The passage of thermal energy through an insulating material occurs through three mechanisms: solid conductivity, gaseous conductivity, and radiative (infrared) transmission. The sum of these three components gives the total thermal conductivity of the material. Solid conductivity is an intrinsic property of a specific material. The improvement of thermal resistance of the building envelope can be achieved by decreasing the thermal conductivity.
Fricke et al. observed that both the solid conductivity and the gas conductivity were proportional to the density as shown below:
Hümmer et al. using these relations derived the following relation for the radiative conductivity, which is a relative equation for the thermal conductivity of opacified silica aerogels:
where (kg/m3) is the density (W/m.K) are the total conductivity, the conductivity for gas conduction, the conductivity for solid conduction, and the radiative conductivity, respectively; is the temperature, and the index 0 means that parameters are related to a reference material from an aerogel .
Aerogel is made of more than 90% of air, having extremely low weight, transparency, and excellent thermal conductivity. Aerogel is an ideal material for thermal insulation due to all these properties. Also their high visible solar transmittance is desirable for application in windows. Further decrease in thermal conductivity of aerogel can be observed if evacuated below 50 hPa; thermal conductivity decreased because of elimination of pore gas. Superinsulations with extremely low thermal conductivities can be implemented with evacuated highly porous powder, fiber, or gel spacers. Due to the Knudsen effect, thermal conductivity can become lower than that for the still air, that is, even less than 25 mW/m.K .
For example, silica aerogel is a highly porous material with pore diameters in the range of 10–100 nm. The porosity is more than 90% with a thermal conductivity lower than that of air, which makes these aerogels a highly insulating material. The space not occupied by solids in an aerogel is normally filled with air (or another gas) unless the material is sealed under vacuum. These gases can also transport thermal energy through the aerogel. The pores of silica aerogel are open and allow the passage of gas through the material. The final mode of thermal transport through silica aerogels involves infrared radiation . Soleimani Dorcheh and Abbasi reported the synthesis of nanostructured silicon based transparent aerogels with pore diameter 20–40 nm.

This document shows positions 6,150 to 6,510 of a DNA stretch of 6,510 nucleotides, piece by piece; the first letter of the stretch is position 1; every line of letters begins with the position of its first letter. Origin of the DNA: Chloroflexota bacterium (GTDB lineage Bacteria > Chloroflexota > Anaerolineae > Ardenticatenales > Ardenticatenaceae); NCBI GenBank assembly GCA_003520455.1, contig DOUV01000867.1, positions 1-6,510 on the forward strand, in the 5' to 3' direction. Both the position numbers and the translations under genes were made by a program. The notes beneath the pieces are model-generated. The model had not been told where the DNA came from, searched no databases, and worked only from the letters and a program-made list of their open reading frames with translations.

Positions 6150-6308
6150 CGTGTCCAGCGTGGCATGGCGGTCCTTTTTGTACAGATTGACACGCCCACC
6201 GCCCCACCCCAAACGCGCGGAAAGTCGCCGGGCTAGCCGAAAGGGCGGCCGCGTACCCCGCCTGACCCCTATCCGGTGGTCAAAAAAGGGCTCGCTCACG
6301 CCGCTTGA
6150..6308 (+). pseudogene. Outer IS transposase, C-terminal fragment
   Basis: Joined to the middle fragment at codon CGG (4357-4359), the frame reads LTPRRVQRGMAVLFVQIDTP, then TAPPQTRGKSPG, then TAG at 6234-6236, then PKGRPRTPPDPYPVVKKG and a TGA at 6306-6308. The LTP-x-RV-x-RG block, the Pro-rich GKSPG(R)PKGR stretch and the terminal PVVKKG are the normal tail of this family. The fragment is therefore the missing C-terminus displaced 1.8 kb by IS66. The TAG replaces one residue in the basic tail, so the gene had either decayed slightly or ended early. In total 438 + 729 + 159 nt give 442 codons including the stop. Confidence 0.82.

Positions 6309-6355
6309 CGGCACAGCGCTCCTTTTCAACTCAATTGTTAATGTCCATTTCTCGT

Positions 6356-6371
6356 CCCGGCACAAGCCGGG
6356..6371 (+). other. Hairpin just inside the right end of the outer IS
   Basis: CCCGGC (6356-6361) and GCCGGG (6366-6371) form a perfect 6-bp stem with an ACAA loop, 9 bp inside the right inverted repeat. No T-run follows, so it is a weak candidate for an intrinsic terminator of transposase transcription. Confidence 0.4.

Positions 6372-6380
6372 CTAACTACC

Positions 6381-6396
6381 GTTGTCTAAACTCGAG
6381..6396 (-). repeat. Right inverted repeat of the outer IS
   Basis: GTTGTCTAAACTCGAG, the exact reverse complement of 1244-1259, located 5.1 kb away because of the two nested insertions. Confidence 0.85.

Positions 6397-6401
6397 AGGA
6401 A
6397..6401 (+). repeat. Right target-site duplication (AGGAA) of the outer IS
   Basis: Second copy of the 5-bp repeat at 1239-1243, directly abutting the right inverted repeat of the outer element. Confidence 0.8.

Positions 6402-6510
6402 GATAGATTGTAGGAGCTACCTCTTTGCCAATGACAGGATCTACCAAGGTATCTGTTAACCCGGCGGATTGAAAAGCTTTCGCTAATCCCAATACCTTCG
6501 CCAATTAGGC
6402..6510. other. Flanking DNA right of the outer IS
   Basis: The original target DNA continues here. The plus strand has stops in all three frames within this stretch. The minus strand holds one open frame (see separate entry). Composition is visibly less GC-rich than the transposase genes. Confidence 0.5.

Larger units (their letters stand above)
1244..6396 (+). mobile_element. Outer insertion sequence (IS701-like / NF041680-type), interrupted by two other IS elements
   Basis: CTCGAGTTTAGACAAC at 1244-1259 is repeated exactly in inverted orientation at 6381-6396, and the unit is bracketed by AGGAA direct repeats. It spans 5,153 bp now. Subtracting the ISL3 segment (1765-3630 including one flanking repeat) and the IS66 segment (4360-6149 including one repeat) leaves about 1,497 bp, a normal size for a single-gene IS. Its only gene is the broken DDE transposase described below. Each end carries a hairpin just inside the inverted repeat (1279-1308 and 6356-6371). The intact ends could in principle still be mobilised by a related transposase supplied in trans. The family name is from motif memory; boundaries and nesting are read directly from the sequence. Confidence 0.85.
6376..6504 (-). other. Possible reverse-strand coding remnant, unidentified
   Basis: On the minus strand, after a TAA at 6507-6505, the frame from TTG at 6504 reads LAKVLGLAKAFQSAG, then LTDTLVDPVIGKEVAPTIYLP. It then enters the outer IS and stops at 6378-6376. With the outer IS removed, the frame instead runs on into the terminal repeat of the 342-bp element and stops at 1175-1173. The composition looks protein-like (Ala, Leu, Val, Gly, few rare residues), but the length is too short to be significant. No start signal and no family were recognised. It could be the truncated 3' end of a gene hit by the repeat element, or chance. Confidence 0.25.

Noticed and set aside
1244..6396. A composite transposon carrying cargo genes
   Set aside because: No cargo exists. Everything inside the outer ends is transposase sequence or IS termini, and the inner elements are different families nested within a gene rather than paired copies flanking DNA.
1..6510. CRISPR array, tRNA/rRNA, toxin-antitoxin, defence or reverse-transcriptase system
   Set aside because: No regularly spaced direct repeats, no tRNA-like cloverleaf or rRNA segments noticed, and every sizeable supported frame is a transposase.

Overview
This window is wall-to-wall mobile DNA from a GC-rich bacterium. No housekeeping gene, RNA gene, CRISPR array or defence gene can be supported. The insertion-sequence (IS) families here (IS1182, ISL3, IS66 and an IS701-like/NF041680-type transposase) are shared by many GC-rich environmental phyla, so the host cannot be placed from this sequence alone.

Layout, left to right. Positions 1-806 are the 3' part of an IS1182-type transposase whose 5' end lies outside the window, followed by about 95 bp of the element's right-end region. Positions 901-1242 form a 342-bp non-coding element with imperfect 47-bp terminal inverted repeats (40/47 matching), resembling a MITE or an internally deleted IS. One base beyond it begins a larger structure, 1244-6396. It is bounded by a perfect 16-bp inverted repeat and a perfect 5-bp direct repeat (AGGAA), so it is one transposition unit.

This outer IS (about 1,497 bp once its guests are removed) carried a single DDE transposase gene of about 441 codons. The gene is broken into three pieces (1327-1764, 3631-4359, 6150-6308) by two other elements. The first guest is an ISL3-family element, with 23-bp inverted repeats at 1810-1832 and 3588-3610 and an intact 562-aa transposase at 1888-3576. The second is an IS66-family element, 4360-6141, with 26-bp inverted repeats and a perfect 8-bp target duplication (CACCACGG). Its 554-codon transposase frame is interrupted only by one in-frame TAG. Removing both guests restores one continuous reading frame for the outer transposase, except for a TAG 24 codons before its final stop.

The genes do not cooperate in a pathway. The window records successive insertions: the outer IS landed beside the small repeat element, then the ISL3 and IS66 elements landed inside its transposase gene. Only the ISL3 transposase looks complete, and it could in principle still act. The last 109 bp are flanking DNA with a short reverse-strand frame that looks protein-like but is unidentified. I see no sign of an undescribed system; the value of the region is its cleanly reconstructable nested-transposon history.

Water molecules do not interact strongly with the hydrophobic aerogel pore walls and therefore will not lose much energy in colliding with the wall and the progress of these molecules will not be significantly slowed. Accordingly, the aerogel possesses high breathability, that is, high permeation selectivity between water vapor and agent vapors. Titania aerogels demonstrated an excellent mesoporous structure for application as photoanodes of dye-sensitized solar cells with power conversion efficiency improvement of 16% . Sol-gel derived silica has found tremendous applications as a biocompatible scaffold for the immobilization of cells. A new method for rapid, reproducible, and sensitive detection of rhizobia using aerogels has been reported for the first time.
Thermal insulation properties of aerogels are closely related to their acoustic properties too. The acoustic propagation in aerogels depends on the interstitial gas nature and pressure, density, and more generally the texture . Different applications of aerogels are given in Figure 4.